A second Trump administration wouldn’t just let energy companies run wild, it would encourage other countries to abandon the fight to cut emissions. Let’s say Donald Trump wins the election in 2020. There’s no doubt some climate advocates will try to put an optimistic spin on it—just like they di…
Another term for Donald Trump would be bad, very bad, for the global climate. Geoff Dembicki argues on Vice that it would be a disaster, that with increases in US carbon emissions and without American leadership in the Paris Agreement process, other countries either wouldn’t honor their commitments to reduce emissions or would wihdraw from the accord as did Trump. While that scenario is entirely possible, it is by no means a certainty. Dembicki overstates his case. He assumes that the fossil fuel companies, abetted by President Trump, will continue to maximize production and profits, and do little or nothing to curtail emissions. This is unlikely to occur.
The fossil fuel industry is increasingly being forced to acknowledge the risks and damage their products cause. Their operating environment has changed dramatically in the last two years. Public sentiment is turning against them. School children are rallying and protesting for their futures. Investors are shunning their stocks, which are down markedly. Pension funds and university endowments are divesting their holdings. Banks, other lending institutions, asset managers, and insurance firms have begun restricting their deals with the industry. Demand for oil is weak, and may soon reach peak. Renewable energy sources are encroaching on energy from fossil fuels. Electric vehicles will hit the road in force in 2020 and beyond. Industry efforts to respond to the pressures building up on them have so far been tentative, best characterized as window dressing. Lenders, stockholders, and the general public will continue to press for more significant responses.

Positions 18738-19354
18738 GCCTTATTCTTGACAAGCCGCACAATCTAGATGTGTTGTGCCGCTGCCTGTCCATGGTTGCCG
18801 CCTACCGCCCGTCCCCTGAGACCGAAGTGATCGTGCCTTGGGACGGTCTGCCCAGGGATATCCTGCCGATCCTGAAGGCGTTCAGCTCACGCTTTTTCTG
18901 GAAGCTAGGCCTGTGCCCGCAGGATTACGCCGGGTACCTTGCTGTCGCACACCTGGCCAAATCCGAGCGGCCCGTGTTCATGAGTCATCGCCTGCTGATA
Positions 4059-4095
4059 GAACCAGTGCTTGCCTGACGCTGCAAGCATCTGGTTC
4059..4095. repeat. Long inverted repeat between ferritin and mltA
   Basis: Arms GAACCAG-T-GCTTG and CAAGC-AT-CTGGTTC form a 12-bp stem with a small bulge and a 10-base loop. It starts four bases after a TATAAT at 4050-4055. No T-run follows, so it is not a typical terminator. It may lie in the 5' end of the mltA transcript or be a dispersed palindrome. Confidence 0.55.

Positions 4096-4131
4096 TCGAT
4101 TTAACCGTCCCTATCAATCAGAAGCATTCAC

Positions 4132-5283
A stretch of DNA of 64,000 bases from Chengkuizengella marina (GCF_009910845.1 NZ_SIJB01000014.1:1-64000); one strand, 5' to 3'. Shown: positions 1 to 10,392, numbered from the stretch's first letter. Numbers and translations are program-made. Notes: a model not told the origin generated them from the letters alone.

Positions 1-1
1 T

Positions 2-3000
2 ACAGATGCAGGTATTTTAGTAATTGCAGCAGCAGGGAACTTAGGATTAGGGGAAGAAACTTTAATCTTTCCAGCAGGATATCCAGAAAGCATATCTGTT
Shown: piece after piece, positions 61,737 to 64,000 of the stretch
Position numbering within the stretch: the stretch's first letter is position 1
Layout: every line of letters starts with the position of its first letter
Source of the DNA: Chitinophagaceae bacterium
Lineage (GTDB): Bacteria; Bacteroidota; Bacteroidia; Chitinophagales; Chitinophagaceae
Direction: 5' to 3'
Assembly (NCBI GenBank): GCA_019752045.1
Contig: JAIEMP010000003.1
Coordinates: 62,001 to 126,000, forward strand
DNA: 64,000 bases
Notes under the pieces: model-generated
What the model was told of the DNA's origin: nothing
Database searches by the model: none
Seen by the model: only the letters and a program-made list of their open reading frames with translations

In the US, emissions are down, not up, partly because natural gas is replacing coal, a process that will continue, and partly because wind and solar keep growing their share of the energy market. As for US leadership, domestically States and corporations are stepping in to fill the void left by the Federal abdication. Internationally, the EU has agreed to declare a climate emergency, and set forth targets to reduce emissions to net-zero by 2050. Boris Johnson’s new UK government has likewise put out a plan to zero out carbon emissions by 2050. Whether Europe’s example motivates other nations to raise their targets at the next UN Conference of the Parties (COP26) in Glasgow in November, and more importantly, to meet those targets, remain to be seen. With the moral suasion provided by Antonio Guterres, the UN Secretary General and by Pope Francis, as well as by the increasingly inescapable evidence of negative climate consequences in countries both rich and poor, one can be optimistic about the outcome of COP26 and about weathering the global climate crisis whoever is President of the US.